Finally, the census provides an important benchmark for knowing basic facts about our country and how it is changing—where we live, whether populations are growing or declining, how much we are aging, and how diverse our population is. And census data influences government policy for years to come. When an undercount occurs, the repercussions are real: in 1990, the census missed 2.7 percent of California’s population, or about 835,000 people (a higher rate than the 1.6 percent it missed nationwide). This discrepancy likely cost the state a seat in the House along with more than $200 million in federal funds in a single fiscal year.
While subsequent counts have been much more accurate, the challenges facing the 2020 Census are considerable—and unique.
Census 2020 Has Been Surrounded by Controversy
Three overarching challenges have defined the run-up to Census 2020: funding, technology, and a protracted legal battle over the inclusion of a question about citizenship status.
The census is often described as the federal government’s largest peacetime mobilization effort, and the provision of adequate funding is a perennial concern. Most critically, funding determines whether the Census Bureau will have enough time and reach to prepare for the most accurate count possible. This time, inadequate funding was compounded by vacancies in key leadership roles in crucial early phases of census planning.
These stumbling blocks hindered efforts by the Census Bureau to test questions and new techniques—particularly online census forms. By the time Congress provided more funding, it was too late to fully perform those tests, leaving the bureau without enough time to uncover problems or make corrections. Although the bureau was able to make many improvements in the last year, the US Government Accountability Office considers Census 2020 to be a high-risk operation because it has only partially met several key implementation goals.
Funding is intimately tied to a new and unique challenge: bringing the census into the digital age. For the first time, a majority of American households will be asked to fill out census information online—a fundamental shift in how the census operates. This shift makes broader technology concerns—privacy, security, and access—a larger part of census operations in 2020.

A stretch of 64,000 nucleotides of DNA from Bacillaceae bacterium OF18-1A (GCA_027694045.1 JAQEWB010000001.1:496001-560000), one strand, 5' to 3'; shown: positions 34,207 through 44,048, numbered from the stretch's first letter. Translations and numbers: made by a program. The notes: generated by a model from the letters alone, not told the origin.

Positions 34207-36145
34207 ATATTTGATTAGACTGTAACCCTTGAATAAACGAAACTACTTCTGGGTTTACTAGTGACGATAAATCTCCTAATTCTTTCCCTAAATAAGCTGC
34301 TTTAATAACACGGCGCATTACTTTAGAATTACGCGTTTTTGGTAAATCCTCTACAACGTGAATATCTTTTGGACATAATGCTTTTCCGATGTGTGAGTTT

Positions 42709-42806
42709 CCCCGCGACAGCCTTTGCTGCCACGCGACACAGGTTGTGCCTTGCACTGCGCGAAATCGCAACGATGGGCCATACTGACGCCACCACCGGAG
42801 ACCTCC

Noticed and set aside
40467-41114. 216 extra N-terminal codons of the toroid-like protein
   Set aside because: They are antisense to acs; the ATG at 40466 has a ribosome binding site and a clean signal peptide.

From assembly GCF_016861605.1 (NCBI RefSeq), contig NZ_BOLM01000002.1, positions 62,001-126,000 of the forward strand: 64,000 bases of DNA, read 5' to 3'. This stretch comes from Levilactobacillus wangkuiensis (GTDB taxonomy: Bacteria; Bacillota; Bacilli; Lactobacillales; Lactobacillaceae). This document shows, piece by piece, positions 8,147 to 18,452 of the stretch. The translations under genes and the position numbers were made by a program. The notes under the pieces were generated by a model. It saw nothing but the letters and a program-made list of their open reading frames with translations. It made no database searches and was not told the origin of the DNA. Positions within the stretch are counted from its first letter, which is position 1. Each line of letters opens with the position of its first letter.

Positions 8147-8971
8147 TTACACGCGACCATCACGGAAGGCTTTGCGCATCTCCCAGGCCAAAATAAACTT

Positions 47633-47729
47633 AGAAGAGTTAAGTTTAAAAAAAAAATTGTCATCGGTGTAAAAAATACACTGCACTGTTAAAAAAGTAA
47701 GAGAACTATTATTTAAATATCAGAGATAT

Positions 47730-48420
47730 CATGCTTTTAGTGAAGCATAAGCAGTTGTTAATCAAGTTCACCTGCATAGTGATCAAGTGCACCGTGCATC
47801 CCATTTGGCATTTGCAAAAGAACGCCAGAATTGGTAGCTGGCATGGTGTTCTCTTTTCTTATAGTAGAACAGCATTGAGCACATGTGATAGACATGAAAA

In addition, a prolonged, rancorous public debate surrounded the Trump administration’s attempt to add a question about citizenship status to Census 2020. This addition was unanimously opposed by Census Bureau experts and it became embroiled in a lengthy legal battle with several states, including California. The Supreme Court eventually blocked the question in June 2019, but the debate served to heighten tensions around privacy and public trust. While majorities of Californians currently say they plan to participate in the census, noncitizens are less likely than citizens to say this (Figure 2).
Figure 2. Noncitizens are less likely than citizens to say they will participate in the census
Taken together, these challenges are considerable—and their full effects will not be known for some time. However, they almost certainly motivated California to increase its own efforts to support an accurate count. From providing stepped-up funding to supporting widespread organizing efforts, the state has taken direct action to overcome its vulnerabilities in this decade’s census count.
California Will Be Hard to Count
California is the most populous state in the nation as well as one of the most diverse, home to the country’s largest number of immigrants. A substantial majority of residents—72 percent in the latest estimates—belong to at least one group that has historically been undercounted in the census. Hard-to-count communities exist in every part of the state, which means virtually every community must think about how to address the census to ensure an accurate count. But different parts of the state face different obstacles, and some places are especially hard to count.